Union Maid History


et article montre pourquoi il est essentiel de comprendre les fondements mêmes de l'histoire des travailleuses pour élaborer un programme d'études sur les femmes en milieu de travail. Enseignante à Capilano College, en Colombie-Britannique, Sara Diamond explique que, pour être complète, une histoire des femmes en milieu de travail doit comprendre les composantes suivantes: rôle qu'ont joué les femmes dans la création du mouvement syndical; place des femmes au sein de la main-d'oeuvre, rétribuée ou non; lutte engagée par les femmes pour se faire entendre dans les syndicats dominés par les hommes. Elle propose deux façons d'enseigner l'histoire des femmes en milieu de travail: ou bien une progression chronologique montrant l'évolution des femmes dans le contexte de la main-d'oeuvre et du syndicalisme, ou bien une progression faite thème par thème. Elle recommande de faire usage de films, de bibliographies et de périodiques dans le programme d'études. Elle conseille aussi fortement de ne pas s'en tenir à l'histoire écrite, mais d'enseigner également l'histoire orale.

" In 1976 I interviewed my then eighty year old grandmother. She related a rich and dramatic life history, one which began in the slums, garment factories and unions of the Lower East Side of New York and ended in Toronto, organizing pensioners to fight for rent subsidy and bus kiosk. Her story was filled with details of daily life, a layered pattern that intersected and at times drove forward the known events of history. That story, which was in part my own story, provided a locus where public and personal history connected, where the past becomes instrumental to an individual's present".

This narrative is a microcosm of the power that the history of working women provides to contemporary women in the labour movement. I teach courses in Canadian labour history and the history of Canadian and British Columbian working women at the Labour Studies Programmer of Capilano College in British Columbia. My goal is to provide an academically sound and relevant history from the perspective of Canadian working class experience. It is a rewarding teaching context.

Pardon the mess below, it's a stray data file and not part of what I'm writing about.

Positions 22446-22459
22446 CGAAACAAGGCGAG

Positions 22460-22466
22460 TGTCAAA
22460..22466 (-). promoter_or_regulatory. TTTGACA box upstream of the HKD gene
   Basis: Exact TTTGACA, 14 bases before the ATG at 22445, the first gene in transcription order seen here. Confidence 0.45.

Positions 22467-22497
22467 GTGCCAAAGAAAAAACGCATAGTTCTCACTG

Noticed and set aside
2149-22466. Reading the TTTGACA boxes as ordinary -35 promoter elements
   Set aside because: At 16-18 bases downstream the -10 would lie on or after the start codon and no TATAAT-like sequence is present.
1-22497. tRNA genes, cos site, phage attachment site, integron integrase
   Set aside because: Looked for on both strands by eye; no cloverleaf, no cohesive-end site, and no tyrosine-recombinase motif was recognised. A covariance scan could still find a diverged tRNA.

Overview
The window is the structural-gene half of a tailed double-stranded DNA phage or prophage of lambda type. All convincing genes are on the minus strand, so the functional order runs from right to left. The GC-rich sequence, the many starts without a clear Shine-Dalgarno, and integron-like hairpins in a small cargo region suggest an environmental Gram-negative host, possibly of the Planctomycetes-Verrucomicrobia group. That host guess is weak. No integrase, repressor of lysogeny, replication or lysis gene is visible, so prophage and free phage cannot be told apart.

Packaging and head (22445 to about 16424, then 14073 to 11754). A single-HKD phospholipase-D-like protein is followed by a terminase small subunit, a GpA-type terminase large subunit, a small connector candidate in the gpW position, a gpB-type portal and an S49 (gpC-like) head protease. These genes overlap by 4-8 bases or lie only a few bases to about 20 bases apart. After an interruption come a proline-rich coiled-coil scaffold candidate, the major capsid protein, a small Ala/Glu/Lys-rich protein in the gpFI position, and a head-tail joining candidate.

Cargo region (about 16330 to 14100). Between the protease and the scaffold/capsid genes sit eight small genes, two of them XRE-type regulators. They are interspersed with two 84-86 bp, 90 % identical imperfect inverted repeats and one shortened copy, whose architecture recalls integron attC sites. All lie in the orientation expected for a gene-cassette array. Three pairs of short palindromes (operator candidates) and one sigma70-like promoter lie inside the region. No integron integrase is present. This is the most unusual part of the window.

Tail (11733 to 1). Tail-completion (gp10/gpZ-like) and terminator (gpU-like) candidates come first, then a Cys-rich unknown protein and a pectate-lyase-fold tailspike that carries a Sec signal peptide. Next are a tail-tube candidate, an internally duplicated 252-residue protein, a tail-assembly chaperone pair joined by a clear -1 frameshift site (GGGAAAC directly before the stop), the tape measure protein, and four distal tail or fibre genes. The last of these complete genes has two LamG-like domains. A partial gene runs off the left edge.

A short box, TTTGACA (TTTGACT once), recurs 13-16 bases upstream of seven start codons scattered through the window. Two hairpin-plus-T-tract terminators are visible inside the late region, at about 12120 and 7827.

Most working people have no access to the history of their union, let alone to the history of working class community life and families, or of the doubly invisible in the labour force -- working class women. Discovering that women have fought for equal pay within the labour force for over a hundred years, or that farm workers in British Columbia have struggled since the 1930s for legislative protection can be disquieting. It can also provide an inspiring sense of historical continuity, a repertoire of tactics for organizing and an analysis of the errors of past strategies. The historical learning process cannot be reduced to a set of easily extracted principles for union activity. Nonetheless, it is thrilling to hear that former students adapted the tactics of the Housewives' League of the 1930s to their current campaign for better benefits for unemployed members.


A labour studies program is a learning situation in which the instructor must identify with the area of history and adopt an advocacy perspective in order to communicate effectively with her/his students. This framework still leaves a huge area for debate and conflict. There are many different interpretations of labour history, and the motivations and actions of previous generation of female unionists. For example, some historians concentrate on the ways women were victimized and excluded by male dominated unions; others argue that women's labour history should explore the many ways working women were instrumental in changing conditions and structures.

During the Second World War, women entered traditionally male fields of employment in large numbers. While most women in forest industry worked in mills or as graders, these "lumberills", as they were called, worked on the booms and in the woods alongside the loggers. This lumber- worker is heaving logs on the B.C coast in 1943.

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